Are kids as healthy as they were just a few decades ago? A recent study says no.
According to the American Heart Association, kids today aren't as physically fit as their parents were at the same age.
It's not everyday you hear about a kid choosing to work instead of play in his off time. But Grant Behrend is one motivated boy.
"He was saying that he wants some extra help with shots and maybe his jump shot. And so, I work out with a trainer and I thought why not," Grant's mom Kristi Behrend said.
Grant is ten years old and involved with sports like basketball, baseball and football. When he decided he wanted to be better at his favorite sports, Grant's parents agreed to let him get weekly training from professionals at the Avera Fitness Center.
"We just really work on the shooting and dribbling. How I can jump up and shoot the basket," Grant said.
Since he began training, Grant says he's gotten a lot of compliments from his friends. And his mom says his confidence is really growing.
"I've noticed that my shot is getting better. I can really go down the court faster," Grant said.
"It's not about the number of buckets that he makes to me. It's about how he feels about it. If he thinks he had a great game, that's all that matters to me," Kristi said.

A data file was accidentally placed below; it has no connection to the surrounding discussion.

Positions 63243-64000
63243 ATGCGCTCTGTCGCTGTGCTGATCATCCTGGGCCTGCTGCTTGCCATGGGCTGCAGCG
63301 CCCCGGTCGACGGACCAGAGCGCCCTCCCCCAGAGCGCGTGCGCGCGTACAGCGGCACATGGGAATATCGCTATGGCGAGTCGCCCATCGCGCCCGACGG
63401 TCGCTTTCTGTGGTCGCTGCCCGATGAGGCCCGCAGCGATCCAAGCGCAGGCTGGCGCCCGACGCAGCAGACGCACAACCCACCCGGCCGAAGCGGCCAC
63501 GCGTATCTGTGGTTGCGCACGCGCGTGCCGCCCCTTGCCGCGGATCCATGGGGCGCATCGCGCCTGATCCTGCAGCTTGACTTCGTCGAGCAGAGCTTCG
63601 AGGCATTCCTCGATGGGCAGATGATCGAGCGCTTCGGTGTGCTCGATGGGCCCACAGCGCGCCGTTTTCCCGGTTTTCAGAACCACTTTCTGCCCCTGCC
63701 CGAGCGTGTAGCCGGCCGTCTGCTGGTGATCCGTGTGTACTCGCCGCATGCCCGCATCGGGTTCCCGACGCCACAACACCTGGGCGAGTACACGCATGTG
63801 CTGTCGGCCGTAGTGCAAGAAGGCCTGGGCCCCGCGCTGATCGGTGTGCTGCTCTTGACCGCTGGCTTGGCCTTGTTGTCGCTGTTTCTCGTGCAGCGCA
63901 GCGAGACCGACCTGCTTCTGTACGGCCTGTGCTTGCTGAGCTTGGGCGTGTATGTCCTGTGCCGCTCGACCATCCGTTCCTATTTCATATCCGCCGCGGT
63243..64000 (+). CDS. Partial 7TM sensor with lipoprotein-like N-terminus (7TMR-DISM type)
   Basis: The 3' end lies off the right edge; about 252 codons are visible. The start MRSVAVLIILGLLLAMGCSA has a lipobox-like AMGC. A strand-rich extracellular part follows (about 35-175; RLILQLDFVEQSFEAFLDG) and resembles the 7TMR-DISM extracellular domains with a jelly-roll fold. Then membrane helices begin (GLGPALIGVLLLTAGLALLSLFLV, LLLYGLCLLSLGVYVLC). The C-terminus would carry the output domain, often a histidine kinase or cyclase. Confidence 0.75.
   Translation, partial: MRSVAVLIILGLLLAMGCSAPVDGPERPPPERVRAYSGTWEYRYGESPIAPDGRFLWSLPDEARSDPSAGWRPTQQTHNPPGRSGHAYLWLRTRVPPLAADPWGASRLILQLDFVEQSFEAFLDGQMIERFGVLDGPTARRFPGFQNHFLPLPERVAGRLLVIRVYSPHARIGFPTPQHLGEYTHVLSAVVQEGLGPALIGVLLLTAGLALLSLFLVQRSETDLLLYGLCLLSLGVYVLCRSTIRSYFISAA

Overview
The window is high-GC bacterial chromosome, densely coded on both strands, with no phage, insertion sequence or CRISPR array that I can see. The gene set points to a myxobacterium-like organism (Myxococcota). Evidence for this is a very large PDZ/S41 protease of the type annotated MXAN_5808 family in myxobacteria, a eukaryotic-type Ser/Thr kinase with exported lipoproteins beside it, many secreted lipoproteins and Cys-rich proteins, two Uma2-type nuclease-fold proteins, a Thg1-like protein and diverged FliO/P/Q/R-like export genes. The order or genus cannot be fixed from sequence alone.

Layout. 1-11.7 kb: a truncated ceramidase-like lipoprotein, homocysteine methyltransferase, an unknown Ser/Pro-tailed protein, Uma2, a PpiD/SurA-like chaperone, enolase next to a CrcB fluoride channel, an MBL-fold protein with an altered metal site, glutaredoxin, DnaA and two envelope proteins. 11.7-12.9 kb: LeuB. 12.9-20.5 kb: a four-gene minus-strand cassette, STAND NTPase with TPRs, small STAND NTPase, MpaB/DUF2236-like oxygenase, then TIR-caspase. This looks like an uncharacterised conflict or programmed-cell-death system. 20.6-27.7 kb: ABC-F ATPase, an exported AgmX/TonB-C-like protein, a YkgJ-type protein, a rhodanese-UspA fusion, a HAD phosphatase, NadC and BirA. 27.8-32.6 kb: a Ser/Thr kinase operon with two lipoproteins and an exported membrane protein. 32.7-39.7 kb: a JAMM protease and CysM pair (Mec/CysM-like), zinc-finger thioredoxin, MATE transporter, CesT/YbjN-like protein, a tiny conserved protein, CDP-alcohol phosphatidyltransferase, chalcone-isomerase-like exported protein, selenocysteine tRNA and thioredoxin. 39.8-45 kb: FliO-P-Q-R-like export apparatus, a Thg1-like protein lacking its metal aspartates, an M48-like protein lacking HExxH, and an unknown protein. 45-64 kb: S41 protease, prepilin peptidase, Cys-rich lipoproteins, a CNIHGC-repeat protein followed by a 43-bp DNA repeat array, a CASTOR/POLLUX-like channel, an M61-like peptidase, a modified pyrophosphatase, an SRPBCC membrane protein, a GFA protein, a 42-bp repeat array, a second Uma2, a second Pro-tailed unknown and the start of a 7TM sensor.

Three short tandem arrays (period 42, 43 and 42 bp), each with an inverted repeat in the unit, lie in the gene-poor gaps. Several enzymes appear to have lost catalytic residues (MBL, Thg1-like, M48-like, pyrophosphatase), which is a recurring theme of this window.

Grant is an exception in today's world of rising childhood obesity rates. One in three kids in the U.S. is considered overweight or obese.
The Sioux Falls School District decided they didn't want area kids to fit into these kinds of stats. So, in 2011 the district changed up their curriculum.
"P.E. has changed quite a bit, from a skill-based activity as far as basketball, volleyball, softball, those type of activities. Much more towards fitness based," P.E. teacher Andy DuBois said.
Andy DuBois has been a P.E. instructor at Whittier Middle School for 11 years. He says using different fitness stations, rather than old-school games is helping kids who wouldn't normally participate, still get a good workout.
"We see kids that maybe are less likely to be involved in sports and these are some skills they can do and they don't have to be athletes. And athletes isn't the goal anymore. Fitness is the goal now," DuBois said.
"I like doing circuits because you do a variety of things. But I like games too I guess," 13-year-old Ashley Moen said.
Moen says there are a lot of things kids can do to stay fit, even outside of school.
"If you have nothing to do, just, like, go outside and play basketball or something," Moen said.
DuBois believes attitudes like Ashley's and Grant's are no accident.
"Parents are the ones, that, they're the true role models to their kids. They have to encourage their kids to get off the couches, limit the electronic media as much as they can and go out and play with their kids. And they have to get off the couches themselves too," DuBois said.
"We try really hard at our house to just set the example. He sees me out and about or more active or I'm here three times a week. Or I workout with a trainer. I think just to set the example," Kristi said.
These examples are lessons that kids like Grant and Ashley will hopefully keep with them the rest of their lives.
"I just want him to be happy. I mean, I just want him to be the best that he can be. I want him to push himself. I do, I want him to be the best that he can be," Kristi said.
Students in the Sioux Falls School District have P.E. class 40 minutes every other day.